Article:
The techniques covered in this chapter include transfers and collage, stencils, pattern, print and dying with natural plant dyes. Work shown as example includes practitioners who look directly at plants and plant shapes, and artists who have taken a step closer to nature by working with plant material itself.

Chapter 3

Chapter three looks at the whole gamut of techniques used to create birds and insects. These are increasingly popular subjects for contemporary textile artists. Anne shows us a selection of small folding books and brooches she has made over a number of years and looks at the some of the techniques she has used to make them and as a bonus there are instructions in chapter four on how to make a folding book yourself.

Again there are plenty of examples of work in a variety of styles from the huge array of artists who take their inspiration from birds and insects. Techniques range from embroidered works and book forms to constructions and sculpture and there are full instructions from artist Suzette Smart on how to make a 3D bird.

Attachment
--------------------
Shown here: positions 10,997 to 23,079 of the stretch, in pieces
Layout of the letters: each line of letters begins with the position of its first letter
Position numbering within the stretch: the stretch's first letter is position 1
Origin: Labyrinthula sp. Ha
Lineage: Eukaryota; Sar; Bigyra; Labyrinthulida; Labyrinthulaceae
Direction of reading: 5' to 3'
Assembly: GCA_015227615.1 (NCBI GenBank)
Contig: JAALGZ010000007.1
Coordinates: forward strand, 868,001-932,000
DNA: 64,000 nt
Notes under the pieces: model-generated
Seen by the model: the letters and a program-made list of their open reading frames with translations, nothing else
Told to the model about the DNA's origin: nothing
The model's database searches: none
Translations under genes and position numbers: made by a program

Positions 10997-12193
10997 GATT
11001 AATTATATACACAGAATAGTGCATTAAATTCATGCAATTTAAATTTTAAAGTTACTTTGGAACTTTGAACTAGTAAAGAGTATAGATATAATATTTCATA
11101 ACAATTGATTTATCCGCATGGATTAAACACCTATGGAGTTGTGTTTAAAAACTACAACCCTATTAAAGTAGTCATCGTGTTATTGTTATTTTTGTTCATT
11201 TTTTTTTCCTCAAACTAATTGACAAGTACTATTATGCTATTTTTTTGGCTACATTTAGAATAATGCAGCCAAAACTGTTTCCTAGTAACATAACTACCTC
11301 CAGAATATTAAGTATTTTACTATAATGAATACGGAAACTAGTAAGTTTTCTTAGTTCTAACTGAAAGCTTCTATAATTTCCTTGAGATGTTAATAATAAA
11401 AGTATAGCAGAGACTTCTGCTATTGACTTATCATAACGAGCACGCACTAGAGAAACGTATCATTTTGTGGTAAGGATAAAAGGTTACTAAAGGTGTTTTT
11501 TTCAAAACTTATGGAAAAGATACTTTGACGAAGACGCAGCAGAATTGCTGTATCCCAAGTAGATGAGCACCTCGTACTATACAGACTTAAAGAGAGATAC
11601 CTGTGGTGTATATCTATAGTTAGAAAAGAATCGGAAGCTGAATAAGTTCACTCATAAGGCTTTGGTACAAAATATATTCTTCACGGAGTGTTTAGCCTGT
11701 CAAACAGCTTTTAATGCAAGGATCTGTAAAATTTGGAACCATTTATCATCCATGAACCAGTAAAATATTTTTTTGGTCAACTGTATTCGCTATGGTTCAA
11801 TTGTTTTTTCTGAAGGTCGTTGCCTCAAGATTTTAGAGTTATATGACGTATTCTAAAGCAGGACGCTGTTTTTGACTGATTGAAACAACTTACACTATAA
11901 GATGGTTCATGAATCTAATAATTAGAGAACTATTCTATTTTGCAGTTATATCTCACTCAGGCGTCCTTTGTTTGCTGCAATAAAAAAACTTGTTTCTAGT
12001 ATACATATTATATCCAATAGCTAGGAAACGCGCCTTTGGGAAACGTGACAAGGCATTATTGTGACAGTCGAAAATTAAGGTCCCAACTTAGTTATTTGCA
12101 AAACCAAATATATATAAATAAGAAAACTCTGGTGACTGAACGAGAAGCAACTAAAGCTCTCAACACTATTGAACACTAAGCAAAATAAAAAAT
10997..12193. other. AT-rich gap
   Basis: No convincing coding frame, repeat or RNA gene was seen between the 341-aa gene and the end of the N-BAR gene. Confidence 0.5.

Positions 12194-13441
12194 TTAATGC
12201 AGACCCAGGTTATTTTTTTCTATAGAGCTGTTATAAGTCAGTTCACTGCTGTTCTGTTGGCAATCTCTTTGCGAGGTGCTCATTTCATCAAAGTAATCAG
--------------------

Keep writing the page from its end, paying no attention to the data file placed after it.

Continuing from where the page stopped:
Chapter 4

Chapter four is entitled ‘Working in Green Spaces’. Many artists take on residencies during their careers and during these produce work which varies from small stitched textiles to large scale installations. In this chapter, Anne tells us about some of her own and other artist’s experiences of working as Artist-in-Residence in garden spaces in the UK.

She also advises on how to make the most of your own local environment and resources, to help you to develop your own work.

Chapter 5

Chapter five ‘ Nature in Context’ examines how some artists use nature and natural imagery to make statements about matters that concern them; social issues such as women’s suffrage, feminism, and family history, and examines how inspiration for your own work can be found in historical collections such as the Goldsmiths Textile collection. The chapter concludes by looking at working whilst travelling to other parts of the world and ways to record what you find there.